We need to challenge ourselves and each other with two simple questions: 1. “Who will be reading this?” and 2.”Are we sure that they understand this stuff?”

  • We also need to consider how we can control published messages more effectively, by providing more context.  Every day we hear that the ‘the markets are up/down by 25 points’ (for example) – but rarely is the information accompanied by an explanation as to the reason for the movement, or even rarer, what we should do about it.  An investment advisor could easily publish these insights, along with other (perhaps more provocative thoughts) that inspire sharing, attending in-person events, etc.
  • Publishing opinions to social media platforms is a good start.  Shaping those opinions and distributing them in a way that educates clients and prospects so that they actually generate leads is really the gold standard.

4.  Lower your prices, or get ahead of the curve on service

  • Mortgages are an example of a financial service that has become commoditized.  The game now is to shop the market for the lowest possible rate/best terms, and sign asap.  While this may be buyer-centric, it’s a tough business model to sustain, because it’s essentially a race to the bottom.  And as regulations tighten and brokers consolidate, the race is getting faster in that sector.  Something will give – bottom-feeding will be it.  If you can, introduce services – to differentiate yourself away from the most price-sensitive aspects of your offering.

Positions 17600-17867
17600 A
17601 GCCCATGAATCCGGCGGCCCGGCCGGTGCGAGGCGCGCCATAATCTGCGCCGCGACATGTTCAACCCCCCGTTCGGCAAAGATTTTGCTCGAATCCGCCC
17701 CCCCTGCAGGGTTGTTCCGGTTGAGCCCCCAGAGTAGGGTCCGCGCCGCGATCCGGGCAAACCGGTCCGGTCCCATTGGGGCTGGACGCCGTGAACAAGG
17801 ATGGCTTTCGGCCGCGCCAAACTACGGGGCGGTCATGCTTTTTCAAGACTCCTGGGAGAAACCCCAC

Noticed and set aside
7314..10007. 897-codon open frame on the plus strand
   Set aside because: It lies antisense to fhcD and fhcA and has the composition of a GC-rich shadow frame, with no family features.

• Mogo has developed a unique new ‘service forward’ feature to their online mortgage platform, where they promote the fact that they celebrate milestone events (like paying off the first year of the mortgage) with their client in unique and creative ways.  Like the fighter brands discussion above – look to brand differentiation as a way to ignite change.
  • The advent of robo advisors threatens the wealth management industry in much the same way.  While segmenting the market is a good approach (eg attracting just high net worth clients), in the end it could have the effect of fostering increased competition in those segments.

5. Consider an acquisition, JV, or alliance

  • Long a practice in the financial services industry, the opportunities – the necessity – to reach across normal alliance-partners exists even more due to the advent of fintech.
  • Non-traditional partnerships that might be considered include with firms in the publishing, marketing, and association sectors.

6.  Grow the size of the market

  • While this is a nice thing to do, it’s likely one that will be determined by societal shifts, regulatory changes, or other external issues.
  • For financial services providers in local or regional markets, the best strategy may be to identify and pursue under-serviced segments.  Pursuit will likely involve development of unique-to-market/buyer products, and identification of strategies to engage current non-buyers (look to youth and recent immigrants as a first step).

7. Find and cultivate more clients from your current prospects

Arguably the most effective strategy is to re-qualify your entire prospect database, to identify buy-ready prospects.

  • This process takes substantial planning, but can help the firm get the ‘jump’ on its competitors, by having sales people make calls as the leads are just beginning to display buy-readiness.
  • Elements of this strategy include a complete sales development, and content marketing campaigns, powered by marketing automation software

We’re serious about strategic growth – in any market.